Dick Denby

The European logistics director at Kimberly-Clark believes operators should push the DfT to introduce "super" semi-trailers into in its longer semi-trailer trial.

Peter Surtees, European logistics director at Kimberly-Clark, was speaking after the publication of a University of Huddersfield report on high capacity vehicles (HCVs) last week.

Impact Assessment: High-Capacity Vehicles, which was sponsored by the firm, claims operators could cut fuel consumption and carbon emissions by between 11% and 19% per unit of load (on a pallet/km basis) by using 25.25m-long HCVs.

Cost savings from adoption of the trailers already used on the Continent could be as much as £226m per year for UK road transport.

Surtees believes it would be practical to include the 25.25m combinations (operating at 44 tonnes) in the ten-year trial of the 14.6m and 15.65m longer semi-trailers begun at the start of this year. Kimberly-Clark is participating within the trial alongside its logistics partner Norbert Dentressangle.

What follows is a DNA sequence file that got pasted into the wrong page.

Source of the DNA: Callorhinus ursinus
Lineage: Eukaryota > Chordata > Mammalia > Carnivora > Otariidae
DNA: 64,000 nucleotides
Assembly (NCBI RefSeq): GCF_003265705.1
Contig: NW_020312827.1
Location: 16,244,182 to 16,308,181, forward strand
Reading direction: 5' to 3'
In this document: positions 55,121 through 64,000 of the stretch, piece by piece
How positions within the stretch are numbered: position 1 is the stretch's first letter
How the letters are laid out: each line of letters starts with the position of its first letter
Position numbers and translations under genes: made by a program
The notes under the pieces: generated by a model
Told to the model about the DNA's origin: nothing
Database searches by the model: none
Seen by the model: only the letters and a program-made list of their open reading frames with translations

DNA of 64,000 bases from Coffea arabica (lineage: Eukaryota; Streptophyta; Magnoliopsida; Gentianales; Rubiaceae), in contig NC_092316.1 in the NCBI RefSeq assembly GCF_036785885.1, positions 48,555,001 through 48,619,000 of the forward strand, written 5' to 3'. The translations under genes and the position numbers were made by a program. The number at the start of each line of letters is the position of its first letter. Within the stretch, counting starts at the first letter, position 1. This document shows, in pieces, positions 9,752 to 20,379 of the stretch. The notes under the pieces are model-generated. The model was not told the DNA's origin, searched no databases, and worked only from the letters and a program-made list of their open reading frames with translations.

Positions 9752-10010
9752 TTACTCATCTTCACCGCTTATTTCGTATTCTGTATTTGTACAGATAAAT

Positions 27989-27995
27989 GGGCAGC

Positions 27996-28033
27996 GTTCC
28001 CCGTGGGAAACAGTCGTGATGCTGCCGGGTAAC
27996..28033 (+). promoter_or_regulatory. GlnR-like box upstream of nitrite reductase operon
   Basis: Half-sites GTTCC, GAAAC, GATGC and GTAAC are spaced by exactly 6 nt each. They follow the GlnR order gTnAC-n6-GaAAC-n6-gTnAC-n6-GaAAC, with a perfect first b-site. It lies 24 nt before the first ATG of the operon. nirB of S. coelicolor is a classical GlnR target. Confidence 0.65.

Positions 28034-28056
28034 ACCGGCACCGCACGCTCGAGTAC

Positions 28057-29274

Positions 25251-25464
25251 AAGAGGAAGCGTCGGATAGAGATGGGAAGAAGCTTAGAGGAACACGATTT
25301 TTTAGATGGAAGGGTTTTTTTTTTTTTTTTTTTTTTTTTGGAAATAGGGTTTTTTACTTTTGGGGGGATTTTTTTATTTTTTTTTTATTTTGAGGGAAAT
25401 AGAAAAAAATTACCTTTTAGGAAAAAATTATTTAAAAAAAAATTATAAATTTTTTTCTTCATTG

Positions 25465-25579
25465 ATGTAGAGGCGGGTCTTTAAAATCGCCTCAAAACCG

"I think there is a case for moving these things forward under the same umbrella. Hopefully this report will start the debate," said Surtees.

However, the DfT has rebuffed the idea in the first instance. It told MT that with the trial already underway, the introduction of a third variant would affect its ability to accurately asses the performance of the 14.6m and 15.65m trailers.

"We have no intention of allowing semi-trailers of other vehicle combinations that go beyond the dimensions in the current trial.  The trial is based on extensive research, 2011 consultation and our own impact assessment," said the DfT spokeswoman

"This work showed that the greatest net benefits would come from the type of trailer that we are now trialling.  The purpose of the trial is to verify these findings in practice, in real-world operations.  We are also monitoring any issues around safety and practicality of using these vehicles," she said.

Image: The Denby Transport Eco-Link is an example of an HCV currently run on the Continent.